Pure Intimacy: God's Design for Sex

iPod. Do You?

Illegal music downloading is more than just a problem for the music industry. Parents need to get involved too.

by Lindy Keffer

Going Digital

It's like when the CD made the cassette tape obsolete — only it might be an even bigger overthrow.

The rise of the digital music format, with single-song tracks that can be uploaded, downloaded, e-mailed, burned and shuffled from player to player is turning the music industry upside down. Compact disc sales experienced a 10 percent drop in 2006.1 Seventy percent of legal music downloads2 and almost a quarter of all music3 sold in the US are now purchased through the iTunes Web site.

If you've even been near a music-loving teenager lately, it won't surprise you to hear that Apple has the undisputed corner on the market for digital media players as well, with the iPod accounting for a whopping 51 percent of devices shipped in 2006 — compared to SanDisk, whose players came in second with just 10 percent of the market.4

A new development in the industry is the sale of tunes without protective code (called DRM) imbedded. In the past, iTunes' DRM has prevented its songs from being played on any non-Apple player, but now that Web site and others are beginning to sell DRM-free files. Competitors hope that the tactic will give them a market foothold.5

Legal Music Downloading is on the Rise

One of the ongoing controversies created by the advent of digital media is the question of how users get their music and video files. From the beginning, illegal file acquisition through peer-to-peer (or p2p) file-sharing services has been an enormous headache for the music industry. Obviously, they would prefer that consumers pay for their music.

The good news is that the development of easy-to-use legal download services has increased legal downloading. Estimates for 2007 show the number of legal downloaders surpassing the number of illegal downloaders for the first time.6

On the down side, it seems that those who download media illegally do so in high volumes. Five billion songs were illegally downloaded in 2006, as opposed to 5 million legal ones.7 Popular sites for illegal downloading are LimeWire.com, Kazaa.com and BitTorrent.com. All of those force users to sign an agreement not to violate copyright laws — which some users then ignore once they're logged in.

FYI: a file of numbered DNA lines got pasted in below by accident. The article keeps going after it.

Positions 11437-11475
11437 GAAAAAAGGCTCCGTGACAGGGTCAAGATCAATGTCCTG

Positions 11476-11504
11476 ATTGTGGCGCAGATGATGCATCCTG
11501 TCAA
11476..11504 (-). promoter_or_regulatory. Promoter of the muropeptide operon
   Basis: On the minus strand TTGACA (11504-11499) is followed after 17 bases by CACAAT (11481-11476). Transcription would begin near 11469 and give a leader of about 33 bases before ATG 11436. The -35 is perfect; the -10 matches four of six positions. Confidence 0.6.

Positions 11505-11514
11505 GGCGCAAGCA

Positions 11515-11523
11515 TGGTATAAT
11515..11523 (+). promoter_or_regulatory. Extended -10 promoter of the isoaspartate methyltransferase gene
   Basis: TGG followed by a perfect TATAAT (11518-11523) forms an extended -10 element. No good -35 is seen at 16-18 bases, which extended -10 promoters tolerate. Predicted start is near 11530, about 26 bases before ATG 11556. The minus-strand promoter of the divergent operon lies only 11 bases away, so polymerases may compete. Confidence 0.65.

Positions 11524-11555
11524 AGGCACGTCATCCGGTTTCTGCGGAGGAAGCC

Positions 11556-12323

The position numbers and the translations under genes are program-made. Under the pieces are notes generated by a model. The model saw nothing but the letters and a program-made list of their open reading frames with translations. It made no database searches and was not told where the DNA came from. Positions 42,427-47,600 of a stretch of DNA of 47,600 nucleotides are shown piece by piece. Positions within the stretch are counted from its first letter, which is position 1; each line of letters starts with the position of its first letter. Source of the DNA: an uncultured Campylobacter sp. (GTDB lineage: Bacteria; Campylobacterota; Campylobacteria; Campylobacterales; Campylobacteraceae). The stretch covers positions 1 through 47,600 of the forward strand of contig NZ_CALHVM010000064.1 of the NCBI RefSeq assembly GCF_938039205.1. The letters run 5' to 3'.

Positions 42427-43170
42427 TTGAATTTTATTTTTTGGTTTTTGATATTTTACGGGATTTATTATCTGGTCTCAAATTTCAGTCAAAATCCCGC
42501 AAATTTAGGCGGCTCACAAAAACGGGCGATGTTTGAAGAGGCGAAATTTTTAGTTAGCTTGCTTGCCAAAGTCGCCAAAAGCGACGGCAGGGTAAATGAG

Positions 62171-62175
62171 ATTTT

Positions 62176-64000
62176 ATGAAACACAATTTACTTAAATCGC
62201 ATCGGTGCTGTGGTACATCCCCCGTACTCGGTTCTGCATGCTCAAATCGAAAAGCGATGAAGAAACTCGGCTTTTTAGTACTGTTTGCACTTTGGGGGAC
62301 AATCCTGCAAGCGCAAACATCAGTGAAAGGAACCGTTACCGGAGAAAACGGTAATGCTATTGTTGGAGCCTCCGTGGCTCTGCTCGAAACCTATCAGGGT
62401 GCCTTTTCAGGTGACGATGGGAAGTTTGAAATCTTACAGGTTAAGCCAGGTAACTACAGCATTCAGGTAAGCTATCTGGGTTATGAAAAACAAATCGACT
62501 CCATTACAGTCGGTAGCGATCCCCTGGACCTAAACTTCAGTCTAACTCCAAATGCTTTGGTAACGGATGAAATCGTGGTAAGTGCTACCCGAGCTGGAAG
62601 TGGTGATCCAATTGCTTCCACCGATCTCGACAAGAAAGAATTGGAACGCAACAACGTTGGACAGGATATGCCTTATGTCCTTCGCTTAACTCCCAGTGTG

Advice for Parents and a Warning for Illegal Downloaders

Parents of young downloaders would do well to talk with their children and teens about the ethics involved in acquiring media files. In addition, illegal downloaders now have more to worry about than a guilty conscience. The Recording Industry Association of America (RIAA) is cracking down on illegal file sharing. The RIAA has filed more than 26,000 lawsuits since 2003.8 While most are settled out of court for sums between $3,000 and $5,000,9 the first defendant to actually go to trial lost — badly — and was required to fork over $222,000. That was the penalty assessed on just 24 of the 1,702 songs the 30-year-old woman had illegally offered to share on Kazaa.com.10

The RIAA isn't just focusing on adults. The organization has also sued illegal file-sharers as young as 12 years old.11



1Seth Mnookin, "Universal's CEO Once Called iPod Users Thieves; Now He's Giving Songs Away,"* Wired.com (November 27, 2007). Accessed November 27, 2007.
2"Legal Music Downloads Were Fastest Growing Digital Music Category in 2006,"* The NPD Group, Inc. (March 14, 2007). Accessed November 27, 2007.
3Mnookin (November 27, 2008). See footnote 1.
4"Will Media Players Sing New Tune?"* CNNMoney.com (November 20, 2007). Accessed November 27, 2007.
5David Kravets, "Like Amazon's DRM-free Music Downloads? Thank Apple,"* Wired.com (Sept. 25, 2007). Accessed November 27, 2007.
6The NPD Group, Inc. (March 14, 2007). See footnote 2.
8Phillip Ramati, "Sharing Music Illegally Can Prove Costly," Macon.com (November 13, 2007). Accessed November 27, 2007.
9Matt Westmoreland, "RIAA Threatens to Sue Four Undergrads,"* TheDailyPrincetonian.com (November 26, 2007). Accessed November 26, 2007.
10Joshua Freed/The Associated Press, "Jury Finds Woman Violated Copyright Law in Download Trial,"* JournalStar.com (October 4, 2007). Accessed November 27, 2007.
11"12-Year-Old Sued for Music Downloading,"* FoxNews.com (September 9, 2003). Accessed November 26, 2007.

About the author

Lindy Keffer has written for a variety of organizations, including Cook Communications Ministries, Acquire the Fire, and Focus on the Family. Lindy earned a Bachelor of Arts degree in English Education from Taylor University, and she currently works with college students at the Focus on the Family Institute.